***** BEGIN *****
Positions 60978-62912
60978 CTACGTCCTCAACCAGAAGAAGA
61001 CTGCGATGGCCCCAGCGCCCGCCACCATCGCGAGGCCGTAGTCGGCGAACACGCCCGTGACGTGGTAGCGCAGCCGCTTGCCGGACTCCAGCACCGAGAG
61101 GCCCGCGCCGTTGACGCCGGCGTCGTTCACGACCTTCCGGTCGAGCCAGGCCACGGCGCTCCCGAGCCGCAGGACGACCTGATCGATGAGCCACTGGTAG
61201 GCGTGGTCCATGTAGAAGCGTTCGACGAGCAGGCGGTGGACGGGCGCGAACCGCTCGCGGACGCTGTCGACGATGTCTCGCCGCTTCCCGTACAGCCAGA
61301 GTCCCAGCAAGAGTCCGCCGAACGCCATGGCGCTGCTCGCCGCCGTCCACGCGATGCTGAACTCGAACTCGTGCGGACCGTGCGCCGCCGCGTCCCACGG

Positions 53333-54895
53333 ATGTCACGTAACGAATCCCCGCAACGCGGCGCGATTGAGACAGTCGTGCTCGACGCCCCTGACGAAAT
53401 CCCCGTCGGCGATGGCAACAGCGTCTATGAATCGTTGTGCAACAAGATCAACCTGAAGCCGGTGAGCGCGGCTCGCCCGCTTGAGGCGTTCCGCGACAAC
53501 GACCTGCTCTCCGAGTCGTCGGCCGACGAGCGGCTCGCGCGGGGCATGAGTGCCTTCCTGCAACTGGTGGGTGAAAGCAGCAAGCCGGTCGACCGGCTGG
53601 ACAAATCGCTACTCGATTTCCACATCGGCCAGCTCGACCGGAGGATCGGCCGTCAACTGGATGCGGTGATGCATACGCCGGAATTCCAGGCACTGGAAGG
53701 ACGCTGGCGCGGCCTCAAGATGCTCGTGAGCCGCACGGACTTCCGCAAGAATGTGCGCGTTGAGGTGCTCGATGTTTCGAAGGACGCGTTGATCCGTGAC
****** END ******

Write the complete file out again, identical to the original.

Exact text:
Positions 60978-62912
60978 CTACGTCCTCAACCAGAAGAAGA
61001 CTGCGATGGCCCCAGCGCCCGCCACCATCGCGAGGCCGTAGTCGGCGAACACGCCCGTGACGTGGTAGCGCAGCCGCTTGCCGGACTCCAGCACCGAGAG
61101 GCCCGCGCCGTTGACGCCGGCGTCGTTCACGACCTTCCGGTCGAGCCAGGCCACGGCGCTCCCGAGCCGCAGGACGACCTGATCGATGAGCCACTGGTAG
61201 GCGTGGTCCATGTAGAAGCGTTCGACGAGCAGGCGGTGGACGGGCGCGAACCGCTCGCGGACGCTGTCGACGATGTCTCGCCGCTTCCCGTACAGCCAGA
61301 GTCCCAGCAAGAGTCCGCCGAACGCCATGGCGCTGCTCGCCGCCGTCCACGCGATGCTGAACTCGAACTCGTGCGGACCGTGCGCCGCCGCGTCCCACGG

Positions 53333-54895
53333 ATGTCACGTAACGAATCCCCGCAACGCGGCGCGATTGAGACAGTCGTGCTCGACGCCCCTGACGAAAT
53401 CCCCGTCGGCGATGGCAACAGCGTCTATGAATCGTTGTGCAACAAGATCAACCTGAAGCCGGTGAGCGCGGCTCGCCCGCTTGAGGCGTTCCGCGACAAC
53501 GACCTGCTCTCCGAGTCGTCGGCCGACGAGCGGCTCGCGCGGGGCATGAGTGCCTTCCTGCAACTGGTGGGTGAAAGCAGCAAGCCGGTCGACCGGCTGG
53601 ACAAATCGCTACTCGATTTCCACATCGGCCAGCTCGACCGGAGGATCGGCCGTCAACTGGATGCGGTGATGCATACGCCGGAATTCCAGGCACTGGAAGG
53701 ACGCTGGCGCGGCCTCAAGATGCTCGTGAGCCGCACGGACTTCCGCAAGAATGTGCGCGTTGAGGTGCTCGATGTTTCGAAGGACGCGTTGATCCGTGAC